Northern Ireland set for major battery storage project

Low Carbon has gained provisional approval for a large scale battery energy storage project in Northern Ireland, with planning documents suggesting that three more could be on the horizon in the emerging market.

Approval was granted late last week by Armagh City Banbridge & Craigavon Borough Council for a system to be built immediately adjacent to a substation at Portadown Road in Tandragee. The size of the project has not been specified, however it is stated that it will use 25 shipping container units.

The decision could be challenged during a period of judicial review however it is just one of four ‘high viability’ locations identified by Low Carbon that offer a strategic point on the national electricity infrastructure for energy storage.

At least one other application was submitted in May for a similarly sized project at Drumkee Road, Dungannon next to the Tamnamore substation.

Both projects have been submitted in the context of the needs of both Northern Ireland and the Republic to reduce greenhouse gas emissions through the adoption of more intermittent renewable energy into the island’s energy system.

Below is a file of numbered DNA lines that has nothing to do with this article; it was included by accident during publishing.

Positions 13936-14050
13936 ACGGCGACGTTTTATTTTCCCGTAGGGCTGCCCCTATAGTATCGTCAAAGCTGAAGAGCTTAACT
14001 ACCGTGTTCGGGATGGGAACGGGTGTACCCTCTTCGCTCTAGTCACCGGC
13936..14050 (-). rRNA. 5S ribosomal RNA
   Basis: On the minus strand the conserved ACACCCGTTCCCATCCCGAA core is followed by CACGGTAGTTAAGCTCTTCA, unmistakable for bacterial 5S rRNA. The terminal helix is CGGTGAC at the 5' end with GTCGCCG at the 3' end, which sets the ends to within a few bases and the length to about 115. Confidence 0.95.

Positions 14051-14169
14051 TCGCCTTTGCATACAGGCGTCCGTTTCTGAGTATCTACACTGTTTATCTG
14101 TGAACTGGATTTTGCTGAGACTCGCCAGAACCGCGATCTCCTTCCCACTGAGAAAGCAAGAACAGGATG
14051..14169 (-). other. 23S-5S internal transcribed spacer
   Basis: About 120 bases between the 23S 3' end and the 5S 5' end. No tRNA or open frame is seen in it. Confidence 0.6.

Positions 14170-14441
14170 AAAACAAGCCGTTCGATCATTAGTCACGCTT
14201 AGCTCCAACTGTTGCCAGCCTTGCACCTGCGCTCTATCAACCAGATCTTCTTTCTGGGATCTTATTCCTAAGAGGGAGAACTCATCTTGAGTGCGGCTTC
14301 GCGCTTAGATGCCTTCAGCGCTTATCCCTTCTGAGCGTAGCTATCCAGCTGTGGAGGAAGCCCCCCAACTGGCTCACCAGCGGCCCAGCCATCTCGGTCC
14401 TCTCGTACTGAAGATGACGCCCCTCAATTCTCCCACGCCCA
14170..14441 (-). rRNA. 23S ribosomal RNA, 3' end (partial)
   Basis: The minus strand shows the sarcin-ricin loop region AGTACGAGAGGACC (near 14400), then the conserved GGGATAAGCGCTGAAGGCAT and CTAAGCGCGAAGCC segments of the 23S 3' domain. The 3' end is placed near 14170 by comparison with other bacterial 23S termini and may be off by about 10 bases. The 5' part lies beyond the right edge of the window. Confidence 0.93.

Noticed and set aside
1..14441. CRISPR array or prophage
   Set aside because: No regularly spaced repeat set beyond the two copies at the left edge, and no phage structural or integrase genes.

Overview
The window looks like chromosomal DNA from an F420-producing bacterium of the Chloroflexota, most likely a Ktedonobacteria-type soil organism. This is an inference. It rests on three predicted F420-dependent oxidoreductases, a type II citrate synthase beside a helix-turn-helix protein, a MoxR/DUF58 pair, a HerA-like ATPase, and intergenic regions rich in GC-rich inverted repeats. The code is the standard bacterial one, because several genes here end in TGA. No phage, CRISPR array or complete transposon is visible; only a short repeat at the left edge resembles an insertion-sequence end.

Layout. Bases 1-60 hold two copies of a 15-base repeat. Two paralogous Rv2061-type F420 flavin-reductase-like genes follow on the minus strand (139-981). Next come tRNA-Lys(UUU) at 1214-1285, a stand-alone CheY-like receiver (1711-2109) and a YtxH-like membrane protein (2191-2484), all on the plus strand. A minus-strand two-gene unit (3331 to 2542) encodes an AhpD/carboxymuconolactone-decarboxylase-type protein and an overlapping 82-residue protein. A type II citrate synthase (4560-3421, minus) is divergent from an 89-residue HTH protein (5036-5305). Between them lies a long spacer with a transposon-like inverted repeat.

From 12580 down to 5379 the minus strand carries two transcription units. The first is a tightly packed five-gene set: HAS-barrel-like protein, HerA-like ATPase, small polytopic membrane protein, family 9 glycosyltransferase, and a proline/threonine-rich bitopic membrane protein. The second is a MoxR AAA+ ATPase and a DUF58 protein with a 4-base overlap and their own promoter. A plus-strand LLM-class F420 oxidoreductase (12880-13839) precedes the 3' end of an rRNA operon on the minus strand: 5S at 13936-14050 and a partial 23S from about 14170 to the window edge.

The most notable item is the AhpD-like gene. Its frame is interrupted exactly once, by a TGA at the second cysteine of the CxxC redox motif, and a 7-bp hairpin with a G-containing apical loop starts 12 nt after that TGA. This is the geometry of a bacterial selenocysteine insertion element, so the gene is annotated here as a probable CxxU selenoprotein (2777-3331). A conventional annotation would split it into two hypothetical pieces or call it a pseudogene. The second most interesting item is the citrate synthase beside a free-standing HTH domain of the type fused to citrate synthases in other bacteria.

With the Integrated Single Electricity Market (I-SEM) - Ireland’s new wholesale electricity market arrangement - due to launch on Monday, attention is readily looking towards the emerging market for grid services under the DS3 programme.

It was confirmed earlier this month that up to 140MW of capacity will be procured under the first tender when it takes place in February next year, with projects to go live by September 2021.

While transmission system operator Eirgrid has not stipulated that only battery projects can apply to deliver DS3, only projects meeting the programme’s requirements, such as a minimum response speed of 150-300 milliseconds, will be accepted - essentially paving the way for either battery or hydrid storage systems.

Storage projects have yet to emerge in both Northern and the Republic of Ireland except for a few outliers, such as Fluence’s 10MW Kilroot system in Northern Ireland which came online in January 2015.

However, this project had secured funding from Innovate UK in partnership with Queen’s University Belfast to demonstrate the full capabilities of energy storage, with projects from the likes of Low Carbon and others seeking to build a business case on purely a commercial basis.

Low Carbon will be looking to build on its experiences developing projects in the rest of the UK via its VLC joint venture; the 50MW Glassenbury and Cleator portfolio of which both projects won Enhanced Frequency Response contracts from National Grid.

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